SleepwalkingEn Español (Spanish Version)
Sleepwalking is a sleep disorder in which a person partially awakens during the night, and walks or performs other complex behaviors while still technically asleep.
Some causes of sleepwalking include:
- Magnesium deficiency
- Sleep deprivation
- Febrile illnesses
- Certain medications (antidepressants, tranquilizers, anticonvulsants, and antihistamines)
- Medical illness: migraine, asthma, arrhythmia, heartburn, sleep apnea
The following factors increase your chances of sleepwalking. If you have any of these risk factors, tell your doctor:
- Being a child reaching a peak at age 11-12 years old
- Psychiatric disorders such as a panic attack or post-traumatic stress syndrome
- Being sleep deprived
- Having sleep apnea
- Wetting the bed (in children)
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If you experience any of these symptoms do not assume they are due to sleepwalking. These symptoms may be caused by other health conditions. If you experience any one of them, see your physician.
- Walking during deep sleep
- Sitting up in bed and repeating certain movements (eg, rubbing eyes, fumbling with clothes)
- Difficulty arousing during a sleepwalking episode
- Inappropriate behavior during a sleepwalking episode (eg, urinating in closets)
- Screaming during sleepwalking episodes
- Violent attacks on the person trying to awaken the sleepwalker
Your doctor will ask about your symptoms and medical history, and perform a physical exam. He or she may ask you about any factors, such as family history, fatigue, medication, underlying illness, or stress, which may trigger sleepwalking symptoms. Your doctor may refer you to a sleep specialist.
There is no specific treatment for sleepwalking. Talk with your doctor about the best treatment plan for you. Treatment options include the following:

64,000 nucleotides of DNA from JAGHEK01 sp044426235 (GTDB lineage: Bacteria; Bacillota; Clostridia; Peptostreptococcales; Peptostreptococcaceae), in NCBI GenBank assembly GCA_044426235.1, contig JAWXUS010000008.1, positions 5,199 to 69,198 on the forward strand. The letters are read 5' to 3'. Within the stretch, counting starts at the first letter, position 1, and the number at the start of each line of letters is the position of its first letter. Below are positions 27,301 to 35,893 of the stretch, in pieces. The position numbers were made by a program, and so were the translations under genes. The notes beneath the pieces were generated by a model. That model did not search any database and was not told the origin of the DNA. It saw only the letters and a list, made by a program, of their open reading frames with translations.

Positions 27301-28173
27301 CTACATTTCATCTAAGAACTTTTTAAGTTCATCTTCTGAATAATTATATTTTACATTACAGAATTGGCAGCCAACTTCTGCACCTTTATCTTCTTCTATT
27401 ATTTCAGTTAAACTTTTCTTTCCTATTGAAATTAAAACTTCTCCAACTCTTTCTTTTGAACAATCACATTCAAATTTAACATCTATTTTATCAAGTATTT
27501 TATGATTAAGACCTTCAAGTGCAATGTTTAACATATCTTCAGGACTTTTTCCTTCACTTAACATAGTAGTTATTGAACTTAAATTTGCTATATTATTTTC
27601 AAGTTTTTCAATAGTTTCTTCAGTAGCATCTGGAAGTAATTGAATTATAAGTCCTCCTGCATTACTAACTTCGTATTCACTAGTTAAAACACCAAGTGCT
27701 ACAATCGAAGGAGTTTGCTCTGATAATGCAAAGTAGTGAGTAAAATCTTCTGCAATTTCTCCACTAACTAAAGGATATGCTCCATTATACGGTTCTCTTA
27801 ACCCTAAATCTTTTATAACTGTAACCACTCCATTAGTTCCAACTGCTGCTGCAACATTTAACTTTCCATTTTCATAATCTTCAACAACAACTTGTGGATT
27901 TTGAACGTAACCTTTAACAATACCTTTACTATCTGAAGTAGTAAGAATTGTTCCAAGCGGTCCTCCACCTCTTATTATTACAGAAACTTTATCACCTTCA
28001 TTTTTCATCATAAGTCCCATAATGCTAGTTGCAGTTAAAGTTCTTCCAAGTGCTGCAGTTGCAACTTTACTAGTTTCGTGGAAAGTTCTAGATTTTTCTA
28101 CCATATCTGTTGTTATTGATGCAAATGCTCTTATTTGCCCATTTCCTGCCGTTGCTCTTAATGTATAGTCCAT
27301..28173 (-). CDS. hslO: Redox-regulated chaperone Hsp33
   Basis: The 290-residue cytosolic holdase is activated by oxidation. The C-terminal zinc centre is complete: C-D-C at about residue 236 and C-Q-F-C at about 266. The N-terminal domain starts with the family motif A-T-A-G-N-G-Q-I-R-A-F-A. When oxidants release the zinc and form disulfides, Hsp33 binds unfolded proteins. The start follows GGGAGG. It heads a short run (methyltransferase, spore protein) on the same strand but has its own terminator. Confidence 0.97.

Strategies to Prevent Injury
Your doctor or sleep specialist will help you prevent injury during sleepwalking episodes by recommending that you remove dangerous objects and keep doors and windows closed and locked.
Some cases of sleepwalking can be treated with hypnosis alone.
Sedative-hypnotics, tranquilizers, or antidepressants may be helpful in reducing the incidence of sleepwalking.
American Academy of Family Physicians
National Sleep Foundation
About Kids Health
Better Sleep Council Canada
Guilleminault C, Kirisoglu C, Bao, G, Arias V, et al. Adult chronic sleepwalking and its treatment based on polysomnography. Brain . 2005; 128:1062-69.
Guilleminault C, Palombini L, Pelayo R, Chervin RD. Sleepwalking and sleep terrors in prepubertal children: what triggers them?. Pediatrics. 2003; 111: 17-25.
Pressman MR: Factors that predispose, prime and precipitate NREM parasomnias in adults: clinical and forensic implications. Sleep Med Rev . 2007:11: 5-30
Sleepwalking. National Sleep Foundation website. Available at: http://www.sleepfoundation.org/sleeptionary/index.php?id=22&subsection=basics. Accessed September 26, 2006.
Sleepwalking in children. American Academy of Family Physicians website. Available at: http://familydoctor.org/160.xml. . Accessed September 26, 2006.
Somnambulism (Sleepwalking). eMedicine website. Accessed January 3, 2006.
Last reviewed February 2008 by David Juan, MD
Please be aware that this information is provided to supplement the care provided by your physician. It is neither intended nor implied to be a substitute for professional medical advice. CALL YOUR HEALTHCARE PROVIDER IMMEDIATELY IF YOU THINK YOU MAY HAVE A MEDICAL EMERGENCY. Always seek the advice of your physician or other qualified health provider prior to starting any new treatment or with any questions you may have regarding a medical condition.
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